Stay Safe Winter Weather Strategies
The approach of the holidays and the onset of winter bring a lot to look forward to. However, it’s important to be prepared safety-wise for colder weather. Although some winter injuries may involve bad luck (like a slip on ice), there are tactics you can use to keep yourself, your family, and your patients safer. Here are some common winter dangers and what you can do to prevent them:
Walking on snow or ice
Although it’s best to avoid walking on ice, sometimes it’s unavoidable. Unfortunately, even the sturdiest snow boots may not protect you from falling.
- Penguin walk: Today.com recommends walking like a penguin whenever walking on ice or snow. That means putting your center of gravity over your front leg and leaning slightly forward.
- How to fall: If you do feel like you’re about to take a spill, try to land on a fleshy part of your body, like your stomach or bottom. Putting your hands out in front of you could cause you to break a wrist.
- Shoe add-ons: To minimize falls, consider adding slip-on ice grippers or cleats to your boots. They’ll help you have more traction in icy conditions.
- Salt: Don’t forget to keep rock salt on hand so you can clear up any ice in front of your residence and in your driveway.
Winter driving safety
Driving during harsh winter weather conditions can be dangerous, so it’s important to know how to handle your vehicle:
- Mind the gap: The American Automobile Association (AAA) recommends driving slowly in ice or snow and leaving an 8 to 10 second gap between your vehicle and the one in front of you. The extra space will give you more room in case you need to make an abrupt stop or slide on ice.
- Going uphill: Before driving up hills, try to build momentum on flat ground, so you don’t stall halfway through.
- Check the exhaust pipe: Always make sure your exhaust pipe is free from snow or ice blockages before starting your car.
- Car preparedness: Aim to keep your gas tank half full – helpful in case there’s a gas shortage due to severe weather or you get stuck in traffic due to bad road conditions.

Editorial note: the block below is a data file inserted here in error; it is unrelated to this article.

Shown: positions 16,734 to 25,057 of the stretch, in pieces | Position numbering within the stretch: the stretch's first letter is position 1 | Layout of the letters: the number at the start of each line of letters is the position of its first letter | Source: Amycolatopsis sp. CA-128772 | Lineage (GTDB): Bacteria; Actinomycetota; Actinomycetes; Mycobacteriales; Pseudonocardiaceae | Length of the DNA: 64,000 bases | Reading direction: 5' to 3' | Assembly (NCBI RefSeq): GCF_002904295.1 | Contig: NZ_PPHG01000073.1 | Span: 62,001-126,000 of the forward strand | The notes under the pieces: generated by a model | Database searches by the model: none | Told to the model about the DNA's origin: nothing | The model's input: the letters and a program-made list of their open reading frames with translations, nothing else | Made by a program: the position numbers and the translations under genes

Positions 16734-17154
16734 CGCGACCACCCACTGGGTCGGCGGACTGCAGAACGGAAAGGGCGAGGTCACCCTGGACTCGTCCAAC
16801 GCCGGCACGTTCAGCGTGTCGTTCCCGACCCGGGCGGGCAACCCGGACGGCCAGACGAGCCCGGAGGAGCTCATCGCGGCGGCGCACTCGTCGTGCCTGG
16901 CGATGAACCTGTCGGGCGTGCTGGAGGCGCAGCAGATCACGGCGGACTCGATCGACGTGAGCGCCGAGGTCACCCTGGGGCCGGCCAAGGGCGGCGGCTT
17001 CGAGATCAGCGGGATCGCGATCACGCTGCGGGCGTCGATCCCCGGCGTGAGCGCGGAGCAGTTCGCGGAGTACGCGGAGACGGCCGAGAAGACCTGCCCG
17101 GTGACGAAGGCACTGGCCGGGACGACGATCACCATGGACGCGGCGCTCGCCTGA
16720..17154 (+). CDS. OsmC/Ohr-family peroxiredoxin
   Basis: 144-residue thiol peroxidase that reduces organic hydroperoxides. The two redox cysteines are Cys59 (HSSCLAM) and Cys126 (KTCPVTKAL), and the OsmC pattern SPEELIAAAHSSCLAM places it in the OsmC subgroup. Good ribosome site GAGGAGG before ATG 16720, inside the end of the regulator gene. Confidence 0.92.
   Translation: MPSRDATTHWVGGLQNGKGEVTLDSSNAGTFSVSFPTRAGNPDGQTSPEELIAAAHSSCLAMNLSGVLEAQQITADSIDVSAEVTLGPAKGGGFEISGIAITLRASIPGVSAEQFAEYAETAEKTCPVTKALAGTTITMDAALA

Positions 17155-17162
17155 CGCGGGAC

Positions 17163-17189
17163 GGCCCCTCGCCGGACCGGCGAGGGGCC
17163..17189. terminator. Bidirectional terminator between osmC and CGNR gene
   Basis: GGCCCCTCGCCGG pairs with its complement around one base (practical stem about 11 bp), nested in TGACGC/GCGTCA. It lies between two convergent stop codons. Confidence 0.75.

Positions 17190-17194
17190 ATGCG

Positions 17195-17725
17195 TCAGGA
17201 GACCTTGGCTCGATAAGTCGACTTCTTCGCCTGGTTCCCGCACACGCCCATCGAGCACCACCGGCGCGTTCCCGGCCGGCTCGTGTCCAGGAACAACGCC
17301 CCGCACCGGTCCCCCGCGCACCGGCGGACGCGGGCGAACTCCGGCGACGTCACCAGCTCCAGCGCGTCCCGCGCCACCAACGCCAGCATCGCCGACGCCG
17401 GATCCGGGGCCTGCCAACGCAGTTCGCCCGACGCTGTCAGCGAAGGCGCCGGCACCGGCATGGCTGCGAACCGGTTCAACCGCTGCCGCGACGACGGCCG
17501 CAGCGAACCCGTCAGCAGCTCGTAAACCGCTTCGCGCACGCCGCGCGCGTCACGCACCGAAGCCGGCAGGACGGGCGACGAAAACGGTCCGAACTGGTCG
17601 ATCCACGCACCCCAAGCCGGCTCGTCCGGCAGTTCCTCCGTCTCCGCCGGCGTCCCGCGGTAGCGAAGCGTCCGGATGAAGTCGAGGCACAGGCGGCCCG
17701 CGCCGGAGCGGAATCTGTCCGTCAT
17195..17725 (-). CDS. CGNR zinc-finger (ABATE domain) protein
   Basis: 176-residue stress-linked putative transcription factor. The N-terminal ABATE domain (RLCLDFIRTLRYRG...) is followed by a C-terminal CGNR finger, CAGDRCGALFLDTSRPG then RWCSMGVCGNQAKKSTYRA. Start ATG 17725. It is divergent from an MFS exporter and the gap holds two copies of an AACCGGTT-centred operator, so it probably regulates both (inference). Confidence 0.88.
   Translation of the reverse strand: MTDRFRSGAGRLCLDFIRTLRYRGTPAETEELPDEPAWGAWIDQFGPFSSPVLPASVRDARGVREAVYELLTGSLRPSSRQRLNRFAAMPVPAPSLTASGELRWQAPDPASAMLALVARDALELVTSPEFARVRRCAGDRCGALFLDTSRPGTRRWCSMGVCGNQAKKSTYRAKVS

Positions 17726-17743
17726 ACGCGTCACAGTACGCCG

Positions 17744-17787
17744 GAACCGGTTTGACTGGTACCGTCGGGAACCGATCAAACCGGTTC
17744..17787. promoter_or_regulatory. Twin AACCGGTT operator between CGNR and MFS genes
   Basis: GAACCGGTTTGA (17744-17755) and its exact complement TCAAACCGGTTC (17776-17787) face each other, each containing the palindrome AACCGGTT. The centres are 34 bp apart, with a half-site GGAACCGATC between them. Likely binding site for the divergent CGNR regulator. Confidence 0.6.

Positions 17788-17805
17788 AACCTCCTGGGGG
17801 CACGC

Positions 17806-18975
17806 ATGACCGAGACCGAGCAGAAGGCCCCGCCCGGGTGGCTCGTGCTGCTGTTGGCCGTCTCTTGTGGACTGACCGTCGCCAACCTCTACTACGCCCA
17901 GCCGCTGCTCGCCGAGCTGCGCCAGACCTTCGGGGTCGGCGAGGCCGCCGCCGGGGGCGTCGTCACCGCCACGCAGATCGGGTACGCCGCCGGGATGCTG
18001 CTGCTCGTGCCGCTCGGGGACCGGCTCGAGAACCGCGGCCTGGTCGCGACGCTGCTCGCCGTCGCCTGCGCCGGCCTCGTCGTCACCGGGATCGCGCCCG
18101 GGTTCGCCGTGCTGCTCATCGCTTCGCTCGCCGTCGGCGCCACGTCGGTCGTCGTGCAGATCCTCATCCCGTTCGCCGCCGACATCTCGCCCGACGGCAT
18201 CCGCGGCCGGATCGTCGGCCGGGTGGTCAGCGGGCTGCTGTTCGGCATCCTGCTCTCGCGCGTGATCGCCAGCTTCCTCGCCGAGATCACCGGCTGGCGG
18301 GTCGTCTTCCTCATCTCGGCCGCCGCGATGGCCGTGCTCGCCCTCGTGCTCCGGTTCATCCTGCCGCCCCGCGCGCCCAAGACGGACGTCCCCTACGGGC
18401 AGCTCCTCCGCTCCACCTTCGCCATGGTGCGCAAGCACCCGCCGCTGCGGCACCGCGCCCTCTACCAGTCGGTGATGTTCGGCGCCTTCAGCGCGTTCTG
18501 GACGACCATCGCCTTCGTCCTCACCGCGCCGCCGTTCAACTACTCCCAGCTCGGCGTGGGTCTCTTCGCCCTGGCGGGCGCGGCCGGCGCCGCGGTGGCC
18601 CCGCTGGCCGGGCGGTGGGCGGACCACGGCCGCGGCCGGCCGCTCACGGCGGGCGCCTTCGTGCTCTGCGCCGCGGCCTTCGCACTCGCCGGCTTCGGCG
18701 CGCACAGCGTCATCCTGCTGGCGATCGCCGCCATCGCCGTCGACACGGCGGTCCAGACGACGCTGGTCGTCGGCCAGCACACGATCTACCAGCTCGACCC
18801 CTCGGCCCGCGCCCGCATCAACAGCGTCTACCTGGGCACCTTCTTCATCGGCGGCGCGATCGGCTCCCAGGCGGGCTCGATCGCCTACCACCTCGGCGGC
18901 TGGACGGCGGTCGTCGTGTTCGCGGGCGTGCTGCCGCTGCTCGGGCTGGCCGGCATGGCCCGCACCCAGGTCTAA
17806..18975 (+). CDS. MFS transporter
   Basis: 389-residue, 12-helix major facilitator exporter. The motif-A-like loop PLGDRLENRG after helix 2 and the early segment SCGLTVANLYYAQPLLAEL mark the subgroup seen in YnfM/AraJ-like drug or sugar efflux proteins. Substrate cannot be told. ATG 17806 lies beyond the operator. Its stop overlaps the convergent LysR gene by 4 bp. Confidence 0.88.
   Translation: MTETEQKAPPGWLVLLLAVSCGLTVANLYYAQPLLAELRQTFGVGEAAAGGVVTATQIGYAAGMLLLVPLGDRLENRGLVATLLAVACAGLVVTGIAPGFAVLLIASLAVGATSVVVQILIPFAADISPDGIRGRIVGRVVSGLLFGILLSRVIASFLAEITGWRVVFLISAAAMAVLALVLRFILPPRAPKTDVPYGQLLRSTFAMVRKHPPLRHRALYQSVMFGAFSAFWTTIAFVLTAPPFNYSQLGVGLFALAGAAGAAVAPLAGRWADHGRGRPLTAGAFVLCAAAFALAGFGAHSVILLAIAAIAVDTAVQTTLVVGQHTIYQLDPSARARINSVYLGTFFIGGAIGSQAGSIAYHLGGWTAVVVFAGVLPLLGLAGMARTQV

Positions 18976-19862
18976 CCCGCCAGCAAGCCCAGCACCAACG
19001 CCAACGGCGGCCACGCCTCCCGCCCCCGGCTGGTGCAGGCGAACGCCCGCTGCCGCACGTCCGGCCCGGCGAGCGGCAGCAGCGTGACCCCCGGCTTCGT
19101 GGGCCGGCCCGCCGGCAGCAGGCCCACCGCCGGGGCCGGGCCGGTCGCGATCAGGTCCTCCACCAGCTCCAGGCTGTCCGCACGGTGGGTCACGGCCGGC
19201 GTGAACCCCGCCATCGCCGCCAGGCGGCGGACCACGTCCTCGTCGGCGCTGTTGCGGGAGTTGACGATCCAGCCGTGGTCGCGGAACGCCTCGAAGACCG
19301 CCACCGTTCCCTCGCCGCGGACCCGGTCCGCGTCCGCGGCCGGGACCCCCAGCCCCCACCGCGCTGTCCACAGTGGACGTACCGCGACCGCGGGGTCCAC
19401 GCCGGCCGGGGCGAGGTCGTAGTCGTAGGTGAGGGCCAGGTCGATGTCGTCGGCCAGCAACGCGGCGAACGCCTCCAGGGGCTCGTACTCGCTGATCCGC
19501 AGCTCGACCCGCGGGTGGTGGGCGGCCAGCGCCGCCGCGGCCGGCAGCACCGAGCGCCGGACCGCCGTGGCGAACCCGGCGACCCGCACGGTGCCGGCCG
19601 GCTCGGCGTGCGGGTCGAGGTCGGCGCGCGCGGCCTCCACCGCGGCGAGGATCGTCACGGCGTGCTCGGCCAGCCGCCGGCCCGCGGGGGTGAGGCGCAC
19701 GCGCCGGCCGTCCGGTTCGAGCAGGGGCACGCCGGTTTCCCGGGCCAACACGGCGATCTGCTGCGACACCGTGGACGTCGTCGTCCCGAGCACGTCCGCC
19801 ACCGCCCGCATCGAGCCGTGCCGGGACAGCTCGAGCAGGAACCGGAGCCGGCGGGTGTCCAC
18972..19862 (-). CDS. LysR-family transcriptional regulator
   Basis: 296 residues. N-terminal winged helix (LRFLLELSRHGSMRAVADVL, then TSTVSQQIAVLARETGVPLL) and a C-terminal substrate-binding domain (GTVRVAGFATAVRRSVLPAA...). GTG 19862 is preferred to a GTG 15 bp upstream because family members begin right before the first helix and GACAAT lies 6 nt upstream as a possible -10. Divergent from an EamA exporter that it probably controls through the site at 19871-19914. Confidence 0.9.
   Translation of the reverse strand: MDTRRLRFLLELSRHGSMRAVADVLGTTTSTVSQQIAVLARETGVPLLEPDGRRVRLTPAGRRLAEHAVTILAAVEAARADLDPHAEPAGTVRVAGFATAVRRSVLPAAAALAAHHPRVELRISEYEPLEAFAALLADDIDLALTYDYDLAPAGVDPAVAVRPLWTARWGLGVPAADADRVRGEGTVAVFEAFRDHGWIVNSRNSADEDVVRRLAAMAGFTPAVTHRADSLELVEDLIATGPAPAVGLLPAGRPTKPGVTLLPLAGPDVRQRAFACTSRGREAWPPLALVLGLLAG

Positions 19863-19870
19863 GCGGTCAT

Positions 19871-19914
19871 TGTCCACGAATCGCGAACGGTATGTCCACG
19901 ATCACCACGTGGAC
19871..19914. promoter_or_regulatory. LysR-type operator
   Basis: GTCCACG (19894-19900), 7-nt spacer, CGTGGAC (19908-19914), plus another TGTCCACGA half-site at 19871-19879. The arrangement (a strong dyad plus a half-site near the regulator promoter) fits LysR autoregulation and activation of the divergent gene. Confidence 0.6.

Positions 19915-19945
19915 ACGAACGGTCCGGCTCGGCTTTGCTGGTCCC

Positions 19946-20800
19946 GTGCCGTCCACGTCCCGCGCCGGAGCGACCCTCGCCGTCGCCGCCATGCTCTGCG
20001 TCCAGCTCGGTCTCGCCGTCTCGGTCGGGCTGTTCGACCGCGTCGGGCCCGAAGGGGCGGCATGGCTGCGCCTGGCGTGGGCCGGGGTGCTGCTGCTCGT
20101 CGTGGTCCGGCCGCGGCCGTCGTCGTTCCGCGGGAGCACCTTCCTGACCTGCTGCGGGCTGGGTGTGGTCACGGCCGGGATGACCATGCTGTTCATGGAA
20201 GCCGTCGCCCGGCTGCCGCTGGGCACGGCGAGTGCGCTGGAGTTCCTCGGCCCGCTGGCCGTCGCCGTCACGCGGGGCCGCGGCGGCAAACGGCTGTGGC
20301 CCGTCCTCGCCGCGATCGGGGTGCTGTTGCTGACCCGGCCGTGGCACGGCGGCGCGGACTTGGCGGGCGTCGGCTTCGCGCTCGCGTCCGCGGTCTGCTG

- Commute considerations: If your shift is ending and conditions are poor, consider spending the night at your workplace. If you can’t get home, be sure to arrange safe travel for any children and pets in your life. And if you cannot get into work due to inclement weather, talk to your manager about your options. You have to make your safety a priority.
Frostbite occurs when parts of the body are exposed to extreme cold for a prolonged time. The condition usually affects the nose, ears, cheeks, fingers, or toes.
- Prevent frostbite: Dress appropriately for the cold. When out in the snow or cold temperatures, always wear a hat, ski mask, scarf, or other head covering. Use gloves, mittens, wool socks, and boots to protect the hands and feet. Hand and foot warmers (disposable air-activated heat packs) can also help prevent frostbite. Keep an extra set of warm weather gear in your car in case of emergency.
- Signs of frostbite: You may experience numbness and yellowish-gray skin that feels extra firm or waxy.
- What to do: According to the CDC, if you suspect you or someone else has frostbite, get into warmth immediately. Immerse the affected area in warm (not hot) water. You can also warm the area with body heat, just don’t massage it because that could cause more harm. Be sure to visit a medical professional as soon as possible to check for signs of hypothermia, a life-threatening condition.
Freezing water in pipes could cause the pipes to burst and lead to flooding in your home. It’s a major safety issue, so try to keep the area around pipes insulated. Empty outdoor water pipes (like hoses, sprinklers, or pool plumbing) when bad weather is approaching.
If your pipes are already frozen, the American Red Cross suggests wrapping pipes in hot towels or using a hair dryer or space heater to melt the water within. Keep your faucet on so that the frozen water can drain as it melts.
Loss of power
If you lose power in the winter, try these tactics to stay warm.
- Keep all exterior doors shut and use rolled up towels to block drafts and prevent cold air from coming inside.
- Insulate windows with black blankets or sheets.
- According to Accuweather, you can also put black fabric (including sheets, blankets, and towels) on the floor of your home where sunlight streams inside because black draws heat from the sun.
- Fill a bathtub with steamy hot water to bring warmth into the house.
- However, using generators, grills, camping stoves, or propane can lead to carbon monoxide poisoning, so always ensure carbon monoxide detectors have fresh batteries and are working properly.
Other power loss considerations
- Keep the refrigerator door closed so food within it will stay fresh for 4 to 6 hours.
- Keep the pantry stocked with shelf-stable canned vegetables, peanut butter, boxed milk, bottled water, and other essentials.
Have you encountered any of these winter issues? Or did you ever have a hard time getting to or leaving work because of bad weather? How did you handle it? Tell us on Facebook or in the discussion.
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